The Los Angeles City Council Wednesday passed a resolution in support of state legislation that would require major corporations that do business in California to disclose their carbon footprint and set goals to reduce emissions.
The Climate Corporate Accountability Act, introduced by Sen. Scott Weiner, D-San Francisco, would require businesses that make more than $1 billion annually to disclose their greenhouse gas emissions in a way that is understandable and accessible to the public and to set emission reduction targets.
Wiener issued a statement Wednesday that it’s important to hold large corporations accountable for their contributions to climate change.
“I’m proud to support Senator Weiner’s innovative efforts,” said Councilman Paul Koretz, who introduced the resolution. “Ninety percent of the S&P 500 released sustainability reports in 2019, but those reports are often too little, too late. Large corporations carry an immense carbon footprint, and if they’re going to make headway on reducing emissions, they need to more effectively count and report those impacts.
“At the same time. the city provides a number of services — from lighting and maintaining municipal buildings, facilities and streetlights, to paving roads and operating a transit fleet, and delivering water and operating reclamation facilities — all of which come with environmental impacts,” he said. “If we’re going to take our carbon reduction goals seriously, and make a real difference in the lives of frontline communities near LAX and the Port of Los Angeles, we need a better, more consistent, and more transparent accounting of our emissions.”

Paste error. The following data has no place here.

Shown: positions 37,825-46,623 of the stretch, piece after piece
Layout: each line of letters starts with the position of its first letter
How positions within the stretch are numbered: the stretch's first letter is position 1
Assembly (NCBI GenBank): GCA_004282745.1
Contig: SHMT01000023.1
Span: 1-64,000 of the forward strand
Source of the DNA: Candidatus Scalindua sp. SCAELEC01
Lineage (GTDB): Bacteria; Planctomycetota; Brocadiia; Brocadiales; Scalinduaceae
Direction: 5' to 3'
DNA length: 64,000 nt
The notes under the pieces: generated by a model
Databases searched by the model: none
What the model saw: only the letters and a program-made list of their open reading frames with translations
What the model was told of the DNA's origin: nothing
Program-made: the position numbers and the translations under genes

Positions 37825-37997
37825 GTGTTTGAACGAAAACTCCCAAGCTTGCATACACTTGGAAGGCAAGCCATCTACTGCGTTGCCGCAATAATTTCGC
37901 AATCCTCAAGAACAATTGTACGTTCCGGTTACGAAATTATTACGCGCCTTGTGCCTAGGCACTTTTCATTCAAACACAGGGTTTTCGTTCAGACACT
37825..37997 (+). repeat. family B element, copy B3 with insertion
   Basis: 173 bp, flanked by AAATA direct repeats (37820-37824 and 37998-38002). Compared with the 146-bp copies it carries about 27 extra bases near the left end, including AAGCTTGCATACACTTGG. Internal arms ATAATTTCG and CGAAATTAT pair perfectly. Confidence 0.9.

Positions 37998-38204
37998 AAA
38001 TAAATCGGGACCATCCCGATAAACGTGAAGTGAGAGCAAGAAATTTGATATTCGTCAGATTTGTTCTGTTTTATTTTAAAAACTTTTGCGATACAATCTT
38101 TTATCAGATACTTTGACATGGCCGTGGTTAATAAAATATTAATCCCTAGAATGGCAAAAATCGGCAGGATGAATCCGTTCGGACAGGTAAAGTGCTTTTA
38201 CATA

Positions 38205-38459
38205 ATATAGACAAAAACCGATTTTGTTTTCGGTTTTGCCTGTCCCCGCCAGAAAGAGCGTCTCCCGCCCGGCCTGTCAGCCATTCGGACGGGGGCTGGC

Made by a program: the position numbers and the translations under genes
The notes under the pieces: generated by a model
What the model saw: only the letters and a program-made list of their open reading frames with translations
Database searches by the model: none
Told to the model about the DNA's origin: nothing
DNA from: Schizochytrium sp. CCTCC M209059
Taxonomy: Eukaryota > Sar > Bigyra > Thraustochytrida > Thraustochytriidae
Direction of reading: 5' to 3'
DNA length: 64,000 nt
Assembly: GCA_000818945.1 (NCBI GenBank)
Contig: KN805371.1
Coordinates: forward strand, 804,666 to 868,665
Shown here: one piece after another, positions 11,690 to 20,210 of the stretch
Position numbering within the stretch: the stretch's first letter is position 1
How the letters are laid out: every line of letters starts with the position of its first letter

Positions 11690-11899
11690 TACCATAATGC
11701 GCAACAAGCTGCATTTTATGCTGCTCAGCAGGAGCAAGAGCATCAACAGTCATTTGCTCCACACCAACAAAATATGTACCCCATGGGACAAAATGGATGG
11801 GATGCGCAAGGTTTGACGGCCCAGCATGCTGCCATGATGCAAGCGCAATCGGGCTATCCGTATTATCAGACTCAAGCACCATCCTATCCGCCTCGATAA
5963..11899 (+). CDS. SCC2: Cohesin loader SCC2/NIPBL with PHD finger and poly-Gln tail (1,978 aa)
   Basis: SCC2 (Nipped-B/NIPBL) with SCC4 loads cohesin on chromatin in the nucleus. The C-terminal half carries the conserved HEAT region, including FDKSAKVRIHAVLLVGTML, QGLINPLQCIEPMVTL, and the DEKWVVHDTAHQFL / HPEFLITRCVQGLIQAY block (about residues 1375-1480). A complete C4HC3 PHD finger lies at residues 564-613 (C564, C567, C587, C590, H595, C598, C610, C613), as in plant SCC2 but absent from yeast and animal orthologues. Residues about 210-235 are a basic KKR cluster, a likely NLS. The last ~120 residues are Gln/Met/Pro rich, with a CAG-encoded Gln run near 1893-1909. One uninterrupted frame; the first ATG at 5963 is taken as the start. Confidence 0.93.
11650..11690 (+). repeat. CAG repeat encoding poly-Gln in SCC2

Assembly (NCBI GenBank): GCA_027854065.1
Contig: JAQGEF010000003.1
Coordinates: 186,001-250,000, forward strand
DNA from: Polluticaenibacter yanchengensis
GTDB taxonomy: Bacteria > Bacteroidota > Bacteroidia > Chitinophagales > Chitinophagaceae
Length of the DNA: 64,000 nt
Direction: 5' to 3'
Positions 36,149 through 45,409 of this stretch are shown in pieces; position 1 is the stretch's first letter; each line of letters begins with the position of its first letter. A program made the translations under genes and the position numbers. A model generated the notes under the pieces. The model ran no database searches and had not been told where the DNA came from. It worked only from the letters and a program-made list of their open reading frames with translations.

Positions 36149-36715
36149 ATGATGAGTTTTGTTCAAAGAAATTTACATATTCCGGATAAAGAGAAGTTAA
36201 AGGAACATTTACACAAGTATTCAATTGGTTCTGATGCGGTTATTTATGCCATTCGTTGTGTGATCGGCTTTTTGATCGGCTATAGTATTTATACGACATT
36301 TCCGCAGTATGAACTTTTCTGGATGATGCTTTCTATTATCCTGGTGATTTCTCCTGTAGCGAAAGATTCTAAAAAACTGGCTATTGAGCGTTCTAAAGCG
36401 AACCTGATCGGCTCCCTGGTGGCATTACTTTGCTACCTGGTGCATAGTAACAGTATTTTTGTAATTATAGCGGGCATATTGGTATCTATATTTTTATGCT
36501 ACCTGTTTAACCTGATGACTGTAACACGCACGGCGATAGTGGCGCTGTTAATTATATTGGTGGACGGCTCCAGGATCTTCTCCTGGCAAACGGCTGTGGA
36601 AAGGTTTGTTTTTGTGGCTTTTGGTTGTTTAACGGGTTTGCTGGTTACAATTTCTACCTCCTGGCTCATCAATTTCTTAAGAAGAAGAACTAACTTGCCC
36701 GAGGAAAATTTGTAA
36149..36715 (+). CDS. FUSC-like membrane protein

Toward that goal, Koretz introduced a motion Wednesday — along with Councilmen Joe Buscaino and Mike Bonin — to improve tracking, transparency and accountability regarding Los Angeles’ carbon footprint.
The motion would instruct the Bureau of Sanitation, Chief Legislative Analyst, Information Technology Agency, Department of Water and Power, Port of Los Angeles, Los Angeles World Airports and City Administrative Officer to collaborate on a report on the feasibility of developing or procuring artificial intelligence technology and services to provide accurate and regular reporting on the city’s greenhouse gas footprint and metrics on the city’s progress on goals presented in the 2019 Green New Deal Pathway.
“Data drives decision-making, and without data, we cannot chart a path towards a zero-emission future,” Buscaino said in a statement. “Today’s generation of leaders must continue to address climate change with urgency and be held accountable to the goals we set for Los Angeles, and this motion sets us on the path to do just that.”
Bonin said: “Technology is available that will help us combat climate change through better transparency. We have an obligation to do everything in our power to prevent the worst damage caused by the pollution poisoning our climate — and that work requires good information. This action brings us closer to harnessing technology to get a better understanding of how we can reduce our carbon pollution, which will allow us to chart a course toward a cleaner and more sustainable Los Angeles.”
Wiener thanked the Los Angeles City Council for working toward a common goal of combating Climate Change.
“As government officials, we also have a responsibility to ensure our municipalities are transparently tracking and reporting carbon emissions, so I commend the City Council for moving Los Angeles in that direction. Fighting climate change takes a huge team effort and numerous strategies. I look forward to continuing to work with the Council on this critically important effort,” the senator said.